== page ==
Other films that take the sentimental approach to journalism include "Call Northside 777," where reporter Jimmy Stewart saves an unjustly jailed man; "30," the old Jack Webb newspaper movie; and, in modern times, "All the President's Men" and even "The Paper," which treats modern news gathering as an unruly, desperate but ultimately creative process. My one disappointment in the BFF series is that it's somehow neglected Richard Brooks' "Deadline, U.S.A." (1952), which gets my vote as, even today, the best newspaper movie ever made.
Brooks, a former reporter himself, looked at the last day of a major daily that was being bought and closed down by a larger corporate competitor; managing editor Humphrey Bogart was on the track of a big story that quite predictably turned on municipal malfeasance and organized crime, while dozens of other minor subplots played out their little stories. But the key moment came when the immigrant mother of a murder victim had to decide whether to turn evidence over to the corrupt police or the newspaper, and she chose the newspaper because "When I come to this country, who teach me to speak American? Newspaper. And when my daughter is killed, who try to find her killer? Police? No. Newspaper." Would that we meant so much to even a single reader today!
The second approach to journalism is far darker and sees in the tracking of public opinion the bleaker possibility of controlling it. These films are not so much anti-press tracts as cautionary tales warning of dangers the framers of the First Amendment were unable to imagine. Filmmakers, as well as many others, worry about the press having too much power, but the surprise to some may be that this isn't a recent, post-Watergate development; it's actually quite ancient. It figures pre-eminently in "Citizen Kane," which leads off the BFF series Thursday.
"Citizen Kane" (1940) does a number of things as well as they've ever been done. It was the first major American film to break down narrative into a complex scheme of flashbacks and reiterations (it may be the first formal postmodernist film) and to exploit fully the possibilities of overlapping dialogue and other forms of naturalistic sound. For those two reasons alone, it is as watchable today as it was in 1940, which can be said of almost no other 1940 movies.
But those are artistic values; in terms of social policy (its nominal content, not its form), it is a critique of the old corporate sin, which was journalism by mogul: What happens to public discourse when a press baron controls 200 newspapers, and those papers, rather than reflecting the chaotic babble of democratic discourse, hew exactly to his line? Kane, of course, is based on William Randolph Hearst, a bogyman to the liberals of the early 20th century, whose hundreds of jingoistic newspapers hawked his line of America-firstism and populist rabble-rousing, while their proprietor lived an opulent life with a movie star paramour.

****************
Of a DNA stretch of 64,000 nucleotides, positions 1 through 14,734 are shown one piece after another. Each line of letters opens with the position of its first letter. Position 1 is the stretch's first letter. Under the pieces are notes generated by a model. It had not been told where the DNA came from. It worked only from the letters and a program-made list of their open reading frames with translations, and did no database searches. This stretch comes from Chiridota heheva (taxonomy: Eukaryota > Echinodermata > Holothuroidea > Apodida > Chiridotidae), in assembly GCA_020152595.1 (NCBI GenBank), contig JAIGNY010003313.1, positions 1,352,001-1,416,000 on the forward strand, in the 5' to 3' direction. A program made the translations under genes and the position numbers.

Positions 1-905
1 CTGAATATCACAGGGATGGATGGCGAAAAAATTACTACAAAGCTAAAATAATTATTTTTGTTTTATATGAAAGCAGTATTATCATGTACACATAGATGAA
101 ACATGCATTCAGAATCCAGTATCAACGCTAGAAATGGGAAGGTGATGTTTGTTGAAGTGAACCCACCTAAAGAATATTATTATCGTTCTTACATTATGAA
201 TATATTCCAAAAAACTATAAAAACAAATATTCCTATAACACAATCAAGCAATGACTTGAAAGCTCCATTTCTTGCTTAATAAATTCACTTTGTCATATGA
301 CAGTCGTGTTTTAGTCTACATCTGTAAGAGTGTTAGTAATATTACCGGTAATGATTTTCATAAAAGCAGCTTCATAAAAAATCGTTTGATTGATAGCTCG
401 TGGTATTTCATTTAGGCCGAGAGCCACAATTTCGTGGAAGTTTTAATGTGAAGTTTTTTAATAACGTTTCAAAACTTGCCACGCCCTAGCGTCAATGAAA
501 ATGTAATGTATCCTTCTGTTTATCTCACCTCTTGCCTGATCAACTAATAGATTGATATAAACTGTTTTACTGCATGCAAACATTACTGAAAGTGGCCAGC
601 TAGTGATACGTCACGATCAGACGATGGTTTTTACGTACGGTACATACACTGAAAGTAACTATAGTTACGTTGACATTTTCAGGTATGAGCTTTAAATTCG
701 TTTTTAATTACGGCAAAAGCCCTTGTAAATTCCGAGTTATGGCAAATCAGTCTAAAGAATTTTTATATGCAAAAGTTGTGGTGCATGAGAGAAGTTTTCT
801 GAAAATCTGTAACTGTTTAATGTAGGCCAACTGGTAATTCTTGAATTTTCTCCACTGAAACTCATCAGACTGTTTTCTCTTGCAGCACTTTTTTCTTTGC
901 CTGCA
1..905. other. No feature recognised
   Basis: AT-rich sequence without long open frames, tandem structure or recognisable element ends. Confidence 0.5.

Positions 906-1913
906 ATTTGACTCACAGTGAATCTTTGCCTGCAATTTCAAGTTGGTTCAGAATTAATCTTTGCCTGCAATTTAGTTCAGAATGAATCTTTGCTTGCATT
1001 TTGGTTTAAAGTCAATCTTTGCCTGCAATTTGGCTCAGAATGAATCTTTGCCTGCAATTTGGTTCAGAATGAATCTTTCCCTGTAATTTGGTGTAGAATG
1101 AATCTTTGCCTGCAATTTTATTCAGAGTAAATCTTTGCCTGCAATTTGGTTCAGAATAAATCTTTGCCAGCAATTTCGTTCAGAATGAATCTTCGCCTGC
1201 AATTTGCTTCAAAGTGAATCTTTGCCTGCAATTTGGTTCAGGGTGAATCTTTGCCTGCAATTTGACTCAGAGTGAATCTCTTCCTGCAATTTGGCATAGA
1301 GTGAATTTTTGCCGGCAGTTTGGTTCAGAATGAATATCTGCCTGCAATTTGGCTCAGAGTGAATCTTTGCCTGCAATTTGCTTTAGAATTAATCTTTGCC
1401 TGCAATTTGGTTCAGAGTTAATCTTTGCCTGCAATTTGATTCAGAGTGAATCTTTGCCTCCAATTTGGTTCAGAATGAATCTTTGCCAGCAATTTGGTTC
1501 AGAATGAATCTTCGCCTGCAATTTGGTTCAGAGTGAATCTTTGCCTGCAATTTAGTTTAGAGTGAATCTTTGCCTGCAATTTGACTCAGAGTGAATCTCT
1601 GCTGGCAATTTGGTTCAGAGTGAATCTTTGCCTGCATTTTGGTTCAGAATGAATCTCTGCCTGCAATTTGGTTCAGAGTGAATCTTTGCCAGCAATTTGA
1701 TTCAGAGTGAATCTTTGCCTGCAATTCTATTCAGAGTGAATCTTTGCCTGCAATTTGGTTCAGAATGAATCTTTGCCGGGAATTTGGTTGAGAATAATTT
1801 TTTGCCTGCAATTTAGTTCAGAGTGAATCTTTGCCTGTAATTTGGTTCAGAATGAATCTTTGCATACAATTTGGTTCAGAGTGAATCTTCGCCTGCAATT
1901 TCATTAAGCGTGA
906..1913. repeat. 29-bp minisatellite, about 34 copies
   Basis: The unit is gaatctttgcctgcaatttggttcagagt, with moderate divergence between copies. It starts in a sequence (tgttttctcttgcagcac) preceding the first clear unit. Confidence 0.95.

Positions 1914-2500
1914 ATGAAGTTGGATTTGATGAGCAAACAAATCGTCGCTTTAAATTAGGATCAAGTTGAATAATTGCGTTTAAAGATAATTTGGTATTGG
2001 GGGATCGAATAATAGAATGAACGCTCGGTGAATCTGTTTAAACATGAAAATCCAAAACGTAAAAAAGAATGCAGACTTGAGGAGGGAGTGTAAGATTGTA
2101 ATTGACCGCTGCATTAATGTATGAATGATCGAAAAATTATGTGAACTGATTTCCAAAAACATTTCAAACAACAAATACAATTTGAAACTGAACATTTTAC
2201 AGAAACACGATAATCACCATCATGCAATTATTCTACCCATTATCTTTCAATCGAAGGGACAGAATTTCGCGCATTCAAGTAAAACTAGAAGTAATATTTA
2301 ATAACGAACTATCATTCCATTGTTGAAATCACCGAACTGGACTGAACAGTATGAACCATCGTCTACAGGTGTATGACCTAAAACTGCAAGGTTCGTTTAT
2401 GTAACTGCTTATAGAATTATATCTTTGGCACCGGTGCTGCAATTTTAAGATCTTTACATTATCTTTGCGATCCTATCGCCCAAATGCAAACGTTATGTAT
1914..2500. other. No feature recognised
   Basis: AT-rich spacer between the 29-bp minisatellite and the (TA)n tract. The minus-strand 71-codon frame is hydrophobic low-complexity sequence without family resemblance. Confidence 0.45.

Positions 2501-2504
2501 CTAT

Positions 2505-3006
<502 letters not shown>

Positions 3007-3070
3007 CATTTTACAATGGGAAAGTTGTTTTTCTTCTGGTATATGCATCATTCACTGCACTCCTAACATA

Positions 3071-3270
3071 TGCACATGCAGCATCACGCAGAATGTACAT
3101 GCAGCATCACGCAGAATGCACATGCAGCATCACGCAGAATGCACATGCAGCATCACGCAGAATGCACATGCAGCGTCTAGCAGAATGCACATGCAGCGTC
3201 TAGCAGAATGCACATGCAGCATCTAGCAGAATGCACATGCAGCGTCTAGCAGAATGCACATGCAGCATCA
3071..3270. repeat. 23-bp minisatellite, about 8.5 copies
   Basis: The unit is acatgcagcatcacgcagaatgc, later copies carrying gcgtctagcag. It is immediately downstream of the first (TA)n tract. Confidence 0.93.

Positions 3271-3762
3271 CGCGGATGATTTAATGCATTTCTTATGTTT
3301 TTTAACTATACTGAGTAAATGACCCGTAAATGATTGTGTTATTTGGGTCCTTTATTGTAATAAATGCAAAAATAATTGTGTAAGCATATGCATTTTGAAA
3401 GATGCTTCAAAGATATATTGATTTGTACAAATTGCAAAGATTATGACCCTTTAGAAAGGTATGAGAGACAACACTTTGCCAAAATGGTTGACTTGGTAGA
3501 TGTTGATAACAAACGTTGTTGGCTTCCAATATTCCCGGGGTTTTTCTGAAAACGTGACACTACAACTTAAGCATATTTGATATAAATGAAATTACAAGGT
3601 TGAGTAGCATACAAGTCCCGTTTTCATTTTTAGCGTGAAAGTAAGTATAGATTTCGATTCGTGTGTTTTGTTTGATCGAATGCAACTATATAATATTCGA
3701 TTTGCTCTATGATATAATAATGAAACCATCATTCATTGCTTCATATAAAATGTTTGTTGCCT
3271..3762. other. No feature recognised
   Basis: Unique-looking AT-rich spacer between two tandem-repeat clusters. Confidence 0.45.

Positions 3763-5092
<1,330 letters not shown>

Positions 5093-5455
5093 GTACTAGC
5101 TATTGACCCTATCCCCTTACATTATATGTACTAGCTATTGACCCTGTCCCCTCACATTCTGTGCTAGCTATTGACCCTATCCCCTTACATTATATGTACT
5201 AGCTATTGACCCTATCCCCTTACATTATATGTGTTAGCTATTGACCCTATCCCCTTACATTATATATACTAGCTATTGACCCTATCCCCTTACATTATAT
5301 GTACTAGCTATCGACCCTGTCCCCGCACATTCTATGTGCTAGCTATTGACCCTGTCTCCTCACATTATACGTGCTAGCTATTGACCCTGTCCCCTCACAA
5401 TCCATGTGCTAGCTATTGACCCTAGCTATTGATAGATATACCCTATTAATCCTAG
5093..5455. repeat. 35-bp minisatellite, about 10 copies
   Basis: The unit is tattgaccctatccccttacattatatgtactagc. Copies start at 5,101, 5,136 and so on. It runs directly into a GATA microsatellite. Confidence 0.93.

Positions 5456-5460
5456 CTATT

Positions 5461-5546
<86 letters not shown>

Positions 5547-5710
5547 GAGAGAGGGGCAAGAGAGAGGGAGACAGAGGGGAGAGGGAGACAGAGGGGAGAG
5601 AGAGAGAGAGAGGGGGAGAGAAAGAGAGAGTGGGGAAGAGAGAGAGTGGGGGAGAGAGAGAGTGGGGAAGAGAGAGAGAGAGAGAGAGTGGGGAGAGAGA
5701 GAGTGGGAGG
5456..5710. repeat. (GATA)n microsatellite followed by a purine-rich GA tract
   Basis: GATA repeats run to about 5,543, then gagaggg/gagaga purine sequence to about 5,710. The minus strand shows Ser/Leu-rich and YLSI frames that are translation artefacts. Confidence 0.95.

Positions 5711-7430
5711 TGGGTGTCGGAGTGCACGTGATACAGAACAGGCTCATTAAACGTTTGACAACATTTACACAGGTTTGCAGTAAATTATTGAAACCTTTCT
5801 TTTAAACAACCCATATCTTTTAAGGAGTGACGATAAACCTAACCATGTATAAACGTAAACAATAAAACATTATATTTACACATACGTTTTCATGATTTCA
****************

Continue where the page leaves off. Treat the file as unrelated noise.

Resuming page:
Of course, part of the genius of "Citizen Kane" is that unlike many liberal screeds, it paused to be a work of profound art, too, in that it saw Kane as a profoundly alienated, tragically unhappy man, locked in patterns of self-destructive behavior that made him seem as much a victim as a villain.
Another film in the series that plays with the idea of the corruption of journalistic power is "The Big Clock," derived from Kenneth Fearing's brilliant little novel. (Incidentally, when the movie was remade in the early '80s, the big journalism milieu was exchanged for a big government one, and it was called "No Way Out," with Kevin Costner.) But in its original, it's about a press lord who murders his mistress and is stunned to find the crime being investigated by the ace reporter for his Time-like newsmag.
Here, the version of another press lord, Henry R. Luce, is unmistakable. Unlike "Kane," the drama is more interior than exterior, but the implication is the same: Power corrupts, and absolute power corrupts absolutely. In this 1948 film noir, the press lord is played by Charles Laughton, and Ray Milland, much underestimated common man of the '40s, is the reporter.
Journalism's dark potential
Another variant of the same idea is "Scandal Sheet," which the BFF shows Aug. 11. A melodrama directed by tough guy Phil Karlson from a novel by tough guy Samuel Fuller (who later himself became a tough guy director), it follows a similar scenario to "The Big Clock," with a corrupt managing editor being investigated by his own ace reporter.
Those films clearly locate the dark potential of journalism in the corruption of important figures. "Absence of Malice," not included in the series, which was directed in 1981 by Sydney Pollack from a screenplay by former managing editor of the Detroit Free Press Kurt Ludtke, examines a more pernicious yet banal press possibility: the manipulation of a gullible reporter by an ambitious district attorney. Trial by press, in other words: It could have been ripped from today's headlines. It's enough to make you spit on the floor.
The Baltimore Film Forum returns to the early days of newspaper movies with the series "Extra! Extra!". The films will be shown Thursdays through Aug. 18 at 8 p.m. at the Baltimore Museum of Art, Art Museum Drive, near Charles and 31st streets. Tickets are $5, general admission, $4 for film forum and museum members, seniors and students. For more information, call (410) 889-1993.
* "Citizen Kane," July 7
* "His Girl Friday," July 14
* "It Happened One Night," July 21
* "The Big Clock," July 28
* "The Philadelphia Story," Aug. 4
* "Scandal Sheet," Aug. 11
+ * "The Front Page," Aug. 18